Forrest Horton '08: Award-Winning, Terrorism-Fighting Scientist

Story posted October 28, 2010

Forrest Horton '08 has had a winning year. He recently received a graduate fellowship from the National Science Foundation. This came on the heels of his Global War on Terrorism Civilian Service Medal, earned after spending the summer researching minerals in Afghanistan as part of a geology internship with the U.S. Department of Defense's Task Force for Business and Stability Operations (TFBSO).

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Forrest Horton '08, rock hammer in hand, charges up a ridge along Khanneshin Mountain in Helmand, Afghanistan, during his geology internship with the Defense Department's Task Force for Business and Stability Operations.

The award recognizes "the contributions of the civilian workforce of the Department of Defense in direct support of the armed forces, whose members are engaged in operations to combat terrorism in all forms throughout the world."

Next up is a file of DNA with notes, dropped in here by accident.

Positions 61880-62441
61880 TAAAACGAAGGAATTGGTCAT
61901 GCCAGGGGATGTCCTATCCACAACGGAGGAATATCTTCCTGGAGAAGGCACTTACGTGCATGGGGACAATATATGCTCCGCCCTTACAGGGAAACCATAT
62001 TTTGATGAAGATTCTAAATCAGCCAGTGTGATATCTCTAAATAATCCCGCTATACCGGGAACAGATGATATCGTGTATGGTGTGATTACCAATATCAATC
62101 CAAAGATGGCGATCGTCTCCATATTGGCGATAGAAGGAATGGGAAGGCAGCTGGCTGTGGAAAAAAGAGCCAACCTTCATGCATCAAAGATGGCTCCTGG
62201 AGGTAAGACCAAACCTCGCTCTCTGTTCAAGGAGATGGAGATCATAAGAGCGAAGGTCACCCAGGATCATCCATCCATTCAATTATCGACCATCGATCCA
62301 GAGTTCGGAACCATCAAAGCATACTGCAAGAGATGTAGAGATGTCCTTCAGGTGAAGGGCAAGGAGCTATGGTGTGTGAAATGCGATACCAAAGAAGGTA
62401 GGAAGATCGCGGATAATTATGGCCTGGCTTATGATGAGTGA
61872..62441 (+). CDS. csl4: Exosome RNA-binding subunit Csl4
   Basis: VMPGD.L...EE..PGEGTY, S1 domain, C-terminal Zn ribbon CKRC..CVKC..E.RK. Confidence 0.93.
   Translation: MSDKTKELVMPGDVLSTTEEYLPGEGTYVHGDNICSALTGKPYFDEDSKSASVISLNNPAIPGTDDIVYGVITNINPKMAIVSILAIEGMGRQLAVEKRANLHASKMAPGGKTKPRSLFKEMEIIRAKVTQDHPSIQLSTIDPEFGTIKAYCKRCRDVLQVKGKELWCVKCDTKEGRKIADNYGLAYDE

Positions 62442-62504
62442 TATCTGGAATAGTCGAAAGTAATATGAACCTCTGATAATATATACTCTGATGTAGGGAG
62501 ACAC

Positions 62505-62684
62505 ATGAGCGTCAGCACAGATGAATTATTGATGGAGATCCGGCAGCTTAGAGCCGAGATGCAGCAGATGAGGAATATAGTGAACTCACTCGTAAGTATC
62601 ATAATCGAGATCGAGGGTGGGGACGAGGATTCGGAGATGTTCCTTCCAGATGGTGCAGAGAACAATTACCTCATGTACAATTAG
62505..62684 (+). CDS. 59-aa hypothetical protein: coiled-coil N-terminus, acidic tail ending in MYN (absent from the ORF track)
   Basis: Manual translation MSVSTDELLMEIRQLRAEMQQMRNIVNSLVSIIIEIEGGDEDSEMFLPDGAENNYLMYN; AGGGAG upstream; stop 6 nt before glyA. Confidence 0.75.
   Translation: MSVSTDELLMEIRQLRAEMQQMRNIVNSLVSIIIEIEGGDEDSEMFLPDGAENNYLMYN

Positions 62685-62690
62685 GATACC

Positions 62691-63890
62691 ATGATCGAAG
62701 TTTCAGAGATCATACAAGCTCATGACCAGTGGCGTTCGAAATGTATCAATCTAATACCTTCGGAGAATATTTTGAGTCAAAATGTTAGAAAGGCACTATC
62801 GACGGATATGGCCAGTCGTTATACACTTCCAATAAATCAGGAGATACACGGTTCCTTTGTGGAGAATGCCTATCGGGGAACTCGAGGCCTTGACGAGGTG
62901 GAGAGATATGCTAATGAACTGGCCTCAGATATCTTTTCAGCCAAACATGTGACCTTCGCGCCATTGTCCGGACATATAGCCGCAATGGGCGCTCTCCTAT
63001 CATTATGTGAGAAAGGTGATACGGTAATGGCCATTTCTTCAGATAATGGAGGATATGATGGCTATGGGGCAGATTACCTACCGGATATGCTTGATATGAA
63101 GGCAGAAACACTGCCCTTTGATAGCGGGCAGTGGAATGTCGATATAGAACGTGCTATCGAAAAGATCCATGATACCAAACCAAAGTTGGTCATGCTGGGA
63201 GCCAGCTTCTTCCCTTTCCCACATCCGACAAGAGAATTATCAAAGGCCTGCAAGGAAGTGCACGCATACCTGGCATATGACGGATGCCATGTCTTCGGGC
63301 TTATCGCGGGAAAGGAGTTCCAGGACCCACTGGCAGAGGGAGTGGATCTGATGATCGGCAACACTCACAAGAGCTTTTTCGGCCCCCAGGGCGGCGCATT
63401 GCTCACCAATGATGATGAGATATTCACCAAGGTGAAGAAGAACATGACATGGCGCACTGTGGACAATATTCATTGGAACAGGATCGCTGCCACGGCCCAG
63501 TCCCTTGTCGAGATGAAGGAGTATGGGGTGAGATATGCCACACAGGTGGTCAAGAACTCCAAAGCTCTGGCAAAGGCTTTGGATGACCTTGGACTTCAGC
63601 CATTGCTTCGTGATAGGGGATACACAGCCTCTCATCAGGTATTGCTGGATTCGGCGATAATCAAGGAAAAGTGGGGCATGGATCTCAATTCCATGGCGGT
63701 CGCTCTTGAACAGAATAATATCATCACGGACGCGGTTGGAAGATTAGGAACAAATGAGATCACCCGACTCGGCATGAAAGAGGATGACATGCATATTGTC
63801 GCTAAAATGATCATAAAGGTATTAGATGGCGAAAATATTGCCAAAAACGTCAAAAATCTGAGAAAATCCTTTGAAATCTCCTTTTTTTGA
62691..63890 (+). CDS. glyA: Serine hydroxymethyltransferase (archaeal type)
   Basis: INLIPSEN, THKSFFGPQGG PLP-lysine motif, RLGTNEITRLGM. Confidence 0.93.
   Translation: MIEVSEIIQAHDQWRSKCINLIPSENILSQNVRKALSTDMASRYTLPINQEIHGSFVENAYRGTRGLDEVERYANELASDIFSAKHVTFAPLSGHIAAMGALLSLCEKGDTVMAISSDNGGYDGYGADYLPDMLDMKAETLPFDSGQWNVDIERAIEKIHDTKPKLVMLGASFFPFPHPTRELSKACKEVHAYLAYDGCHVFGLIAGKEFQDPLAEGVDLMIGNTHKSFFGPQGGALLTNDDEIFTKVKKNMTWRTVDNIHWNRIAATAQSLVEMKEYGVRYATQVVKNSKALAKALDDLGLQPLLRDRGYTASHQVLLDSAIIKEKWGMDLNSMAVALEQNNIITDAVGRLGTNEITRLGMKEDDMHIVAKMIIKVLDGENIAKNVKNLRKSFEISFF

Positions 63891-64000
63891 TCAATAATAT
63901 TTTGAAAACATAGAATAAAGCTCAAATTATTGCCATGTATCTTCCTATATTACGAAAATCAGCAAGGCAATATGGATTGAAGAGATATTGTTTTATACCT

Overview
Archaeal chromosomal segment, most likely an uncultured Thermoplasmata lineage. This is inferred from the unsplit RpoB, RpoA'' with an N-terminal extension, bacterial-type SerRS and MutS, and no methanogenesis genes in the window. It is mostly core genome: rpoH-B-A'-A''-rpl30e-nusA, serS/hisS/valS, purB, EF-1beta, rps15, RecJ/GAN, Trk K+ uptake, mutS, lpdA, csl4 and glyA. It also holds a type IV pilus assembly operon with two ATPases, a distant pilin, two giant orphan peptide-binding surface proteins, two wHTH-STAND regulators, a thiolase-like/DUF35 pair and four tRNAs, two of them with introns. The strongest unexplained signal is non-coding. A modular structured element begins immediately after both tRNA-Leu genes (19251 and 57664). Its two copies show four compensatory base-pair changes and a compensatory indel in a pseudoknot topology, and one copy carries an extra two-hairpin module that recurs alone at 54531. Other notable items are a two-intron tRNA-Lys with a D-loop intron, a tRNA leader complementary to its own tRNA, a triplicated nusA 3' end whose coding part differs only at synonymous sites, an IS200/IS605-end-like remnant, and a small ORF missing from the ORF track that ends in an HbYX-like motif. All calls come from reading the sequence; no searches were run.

With support from the US Marine Corps, Horton helped a TFSBO team collect rock samples and other data at a carbonatite volcano. The information is gathered to better understand what potential may exist for mining products and related jobs.

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Forrest Horton '08 (far left) stands next to Emily Scott '04 and other members of the team at the completion of a sampling trip to Khanneshin Mountain in Helmand, Afghanistan.

Horton was presented the award by Emily Scott '04, a Department of Defense civilian also working with the TFBSO. Scott organizes and implements mineral sampling missions throughout Afghanistan.

Horton will begin work toward his Ph.D. in geology shortly after completing his master's degree in geology at San Francisco State.

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